Disclaimer: It takes a lot to have me excited in the tech world, a lot. After years of stagnation in the display and general graphics department, the Oculus Rift is the first thing in a very long time that could really change things. After a year with the DK1 unit, my DK2 turned up today, and wow, wow, wow, is it a massive improvement.
VR isn't perfect just yet, remember the DK in DK2 stands for Development Kit. This is not for general consumers, but Oculus VR are kind enough to not lock it down to specifically just developers. What we have here is a beta product that shows us where Oculus VR is going with VR tech, and if the differences it has baked into DK2 over DK1 are anything to go by, VR is going to be here quicker than you thought.
The original Rift had a 7-inch 1280x800 display, but it had quite a bad 'screen-door' effect - where you could easily see individual pixels in front of your eyes. This was really jarring at the best of times, mixed with the laggy display, it didn't provide a great experience for VR. DK2 on the other hand, features a 5.5-inch 1920x1080 display, which is world's beyond what the DK1 had on offer.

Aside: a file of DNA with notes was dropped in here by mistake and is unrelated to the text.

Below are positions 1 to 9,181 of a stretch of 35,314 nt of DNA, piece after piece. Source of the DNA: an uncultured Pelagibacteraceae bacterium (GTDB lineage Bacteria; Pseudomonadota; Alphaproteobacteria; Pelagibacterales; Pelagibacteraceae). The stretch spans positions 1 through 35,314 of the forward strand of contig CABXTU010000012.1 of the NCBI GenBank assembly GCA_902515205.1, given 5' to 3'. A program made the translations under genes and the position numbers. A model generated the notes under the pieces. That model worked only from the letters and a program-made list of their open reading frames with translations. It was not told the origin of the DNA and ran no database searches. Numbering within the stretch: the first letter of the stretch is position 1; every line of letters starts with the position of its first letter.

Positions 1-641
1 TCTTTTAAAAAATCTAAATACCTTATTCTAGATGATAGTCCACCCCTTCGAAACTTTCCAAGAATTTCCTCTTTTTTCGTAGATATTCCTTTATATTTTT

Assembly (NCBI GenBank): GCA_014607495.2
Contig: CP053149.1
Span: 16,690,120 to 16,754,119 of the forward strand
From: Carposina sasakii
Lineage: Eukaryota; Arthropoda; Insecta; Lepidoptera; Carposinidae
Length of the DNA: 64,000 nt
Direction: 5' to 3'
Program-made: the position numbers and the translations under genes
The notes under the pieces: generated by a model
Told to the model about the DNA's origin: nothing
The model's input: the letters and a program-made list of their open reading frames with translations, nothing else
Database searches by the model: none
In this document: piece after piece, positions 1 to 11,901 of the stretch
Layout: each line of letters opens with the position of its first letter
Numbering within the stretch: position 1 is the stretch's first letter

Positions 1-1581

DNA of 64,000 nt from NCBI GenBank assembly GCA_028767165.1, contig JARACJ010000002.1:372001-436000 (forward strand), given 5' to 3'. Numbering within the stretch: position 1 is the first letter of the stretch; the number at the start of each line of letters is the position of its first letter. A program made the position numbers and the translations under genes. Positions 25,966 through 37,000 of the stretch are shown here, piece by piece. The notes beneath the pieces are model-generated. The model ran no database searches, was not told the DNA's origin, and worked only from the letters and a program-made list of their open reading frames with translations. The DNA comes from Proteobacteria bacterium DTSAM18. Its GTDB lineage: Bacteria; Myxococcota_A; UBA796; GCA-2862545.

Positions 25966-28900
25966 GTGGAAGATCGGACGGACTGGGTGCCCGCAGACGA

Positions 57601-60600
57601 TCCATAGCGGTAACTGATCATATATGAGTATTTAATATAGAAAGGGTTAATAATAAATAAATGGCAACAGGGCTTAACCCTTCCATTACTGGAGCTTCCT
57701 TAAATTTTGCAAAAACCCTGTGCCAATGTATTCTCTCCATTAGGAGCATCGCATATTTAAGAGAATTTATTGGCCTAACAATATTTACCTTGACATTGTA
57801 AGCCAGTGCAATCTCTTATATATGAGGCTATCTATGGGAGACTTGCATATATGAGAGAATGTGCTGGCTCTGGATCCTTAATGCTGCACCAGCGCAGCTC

This week I've been deep into testing mobile batteries, or power banks. I have so many in my office it's not funny, but this week has been harder on me than most, as I've let them build up, and then a few more came and now I'm writing reviews on a bunch of new batteries that just came into my office.
I have a bunch of different brands, ranging from Patriot Memory, RAVPower, LUXA2, Limefuel, and TYLT. They all vary in the amount of mAh they feature, and one of the Patriot chargers is its new FUEL iON charger, a wireless charger that I'm excited to test. I have a Nexus 5 and Nexus 7 tablet that I'm going to dock onto it soon for some wireless charging, which should be interesting.
Let's take a quick look at what I have to test over the next two or so weeks.
We'll start with the Patriot Memory FUEL iON, which is the company's new wireless charger. It has a circular design which I'm really digging.
Patriot also sent me their new FUEL+ 9000mAh battery, which has a truly gorgeous yellow styling. I didn't think I'd like it, but it is really growing on me, and quick.
Next up we have the LUXA2 EnerG 6600mAh charger, which I think I'm going to really love. I absolutely loved the EnerG 8800 model - especially with its $29.99 price point. I can already feel the Editor's Choice award for this one.
RAVPower is a company that I'm beginning to deal with more, and after reviewing their kick ass RP-PB14 Xtreme 23,000mAh Portable Battery Charger, this new charger should keep me happy for a while.